Master nine auditory processing skills from simple auditory reception to detecting absurdities and inaccurate information.
- Listen with a purpose
- Respond appropriately to typical classroom and everyday questions
Target the auditory skills students need for classroom listening as well as reading and thinking tasks. Students practice listening and select the correct response from a choice of two responses.
Individualize the sessions for student needs:
- Select the number of items to attempt
- Select the percentage goal
- Turn narration on or off
- Target one auditory skill or select multiple auditory skills:
Absurdities: listen carefully to the text and identify errors and what doesn't make sense
Auditory Reception: listen to the text and answer yes/no, true/false, and basic knowledge and reasoning questions
Comprehension: listen to a story, then choose a title for the story and answer questions about the story
Details: listen to, retain, and answer questions about specific parts of what is heard
Exclusion: listen to and process information in order to answer questions that contain negative markers (e.g., not, doesn't, can't, isn't)
Following Directions: differentiate informative sentences from directions, listen for specific pieces of information, identify ambiguities in directions, and know when to ask for information
Main Idea: identify the main idea of a list of details and tell the main idea of a message
Phonological Awareness: identify rhymes, generate rhyming words, and identify words that start or end with a given sound
Problem Solving: identify problems, predict their probable causes, and identify appropriate solutions
Riddles: listen to clues and identify the target item
Other program features:
- every screen is fully narrated with picture-supported text
- 400 multiple-choice response items
- click on text to hear narration again
- simple, one-click answer format
- print and save session results for an unlimited number of users
- musical reinforcers
- correct answer tally
- content is based on No-Glamour Auditory Processing Cards
Copyright © 2005
This product provides positive feedback that builds the child's confidence so the child can reach his/her IEP goals faster! The software can be customized to the child's needs!
Mary Fratianni, Special Needs Coordinator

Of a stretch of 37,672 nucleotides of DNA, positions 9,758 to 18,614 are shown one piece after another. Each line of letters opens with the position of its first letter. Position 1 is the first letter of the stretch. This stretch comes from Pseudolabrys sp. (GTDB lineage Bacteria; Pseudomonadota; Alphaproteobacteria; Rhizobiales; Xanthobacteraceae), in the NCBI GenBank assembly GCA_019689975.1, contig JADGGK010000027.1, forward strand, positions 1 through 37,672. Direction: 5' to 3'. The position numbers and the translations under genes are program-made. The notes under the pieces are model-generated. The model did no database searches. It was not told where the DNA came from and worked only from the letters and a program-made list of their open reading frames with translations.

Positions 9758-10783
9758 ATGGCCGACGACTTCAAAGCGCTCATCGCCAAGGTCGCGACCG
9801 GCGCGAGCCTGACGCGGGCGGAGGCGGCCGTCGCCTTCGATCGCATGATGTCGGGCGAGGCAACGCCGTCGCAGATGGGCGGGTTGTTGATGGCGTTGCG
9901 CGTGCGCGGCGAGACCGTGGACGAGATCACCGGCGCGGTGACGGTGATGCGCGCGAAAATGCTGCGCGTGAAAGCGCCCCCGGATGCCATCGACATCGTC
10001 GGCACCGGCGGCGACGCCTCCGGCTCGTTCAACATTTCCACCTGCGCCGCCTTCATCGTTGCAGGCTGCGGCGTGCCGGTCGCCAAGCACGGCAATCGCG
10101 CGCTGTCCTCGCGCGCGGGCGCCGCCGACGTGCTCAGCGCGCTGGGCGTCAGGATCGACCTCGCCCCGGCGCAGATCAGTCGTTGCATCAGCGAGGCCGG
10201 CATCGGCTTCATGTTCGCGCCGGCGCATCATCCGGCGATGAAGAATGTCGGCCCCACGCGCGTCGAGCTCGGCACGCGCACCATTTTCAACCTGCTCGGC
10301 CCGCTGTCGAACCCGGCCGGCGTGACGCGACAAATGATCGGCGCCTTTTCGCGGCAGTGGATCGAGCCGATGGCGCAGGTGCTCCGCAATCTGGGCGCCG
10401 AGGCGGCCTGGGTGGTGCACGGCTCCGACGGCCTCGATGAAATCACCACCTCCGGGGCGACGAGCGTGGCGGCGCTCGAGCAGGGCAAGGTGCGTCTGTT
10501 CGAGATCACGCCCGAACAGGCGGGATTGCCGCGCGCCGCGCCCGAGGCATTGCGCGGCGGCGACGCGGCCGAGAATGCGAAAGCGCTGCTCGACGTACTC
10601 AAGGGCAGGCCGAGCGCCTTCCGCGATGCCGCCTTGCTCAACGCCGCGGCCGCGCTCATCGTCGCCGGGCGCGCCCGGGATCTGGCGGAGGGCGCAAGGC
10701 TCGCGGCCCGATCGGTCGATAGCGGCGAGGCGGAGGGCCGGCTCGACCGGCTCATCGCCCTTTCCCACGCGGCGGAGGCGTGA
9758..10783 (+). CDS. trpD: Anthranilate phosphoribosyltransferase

Port Jefferson Stations, NY
- Children with auditory processing difficulty typically have normal hearing and intelligence, but they are observed to have difficulty attending to and remembering auditory information, have problems following multi-step directions, have poor listening skills, and have low academic performance in multiple subject areas (NIDCD, 2004).
- A deficit in auditory perception [and processing] can be the underlying basis of many learning problems, including specific reading and language disabilities (Cacace & McFarland, 1998).
- Cognitive training has been used to remediate auditory deficits by teaching children to actively self-regulate and monitor message comprehension skills and to develop problem-solving strategies. Cognitive therapy may include language training (linguistic or metalinguistic), vocabulary development, and the teaching of organizational skills (Keith, 1999).
- Computer-assisted instruction and drill-and-practice software can significantly improve students' scores on standardized achievement tests in all major subject areas, preschool through higher education (Ringstaff & Kelley, 2002).
No-Glamour Sentence Auditory Processing Interactive Software incorporates these principles and is also based on expert professional practice.
Cacace, A.T., & McFarland, D.J. (1998). Central auditory processing disorder in school-aged children: A critical review. Journal of Speech, Language, and Hearing Research, 41, 355-373.
Keith, R.W. (1999). Clinical issues in central auditory processing disorders. Language, Speech, and Hearing Services in Schools, 30(4), 339-344.
National Institute on Deafness and Other Communication Disorders (NIDCD). (2004, February). Auditory processing disorder in children. (Publication No. 01-4949). Retrieved April 30, 2007 from www.nidcd.nih.gov/health/voice/auditory.htm
Ringstaff, C., & Kelley, L. (2002). The learning return on our educational technology investment: A review of findings from research. Retrieved August 9, 2007 from www.wested.org/online_pubs/learning_return.pdf
- WinXP or later
- 800 x 600 Screen Resolution
- OSX 10.2.6 to 10.6
(Not compatible with Lion, OSX 10.7)
- 800 x 600 Screen Resolution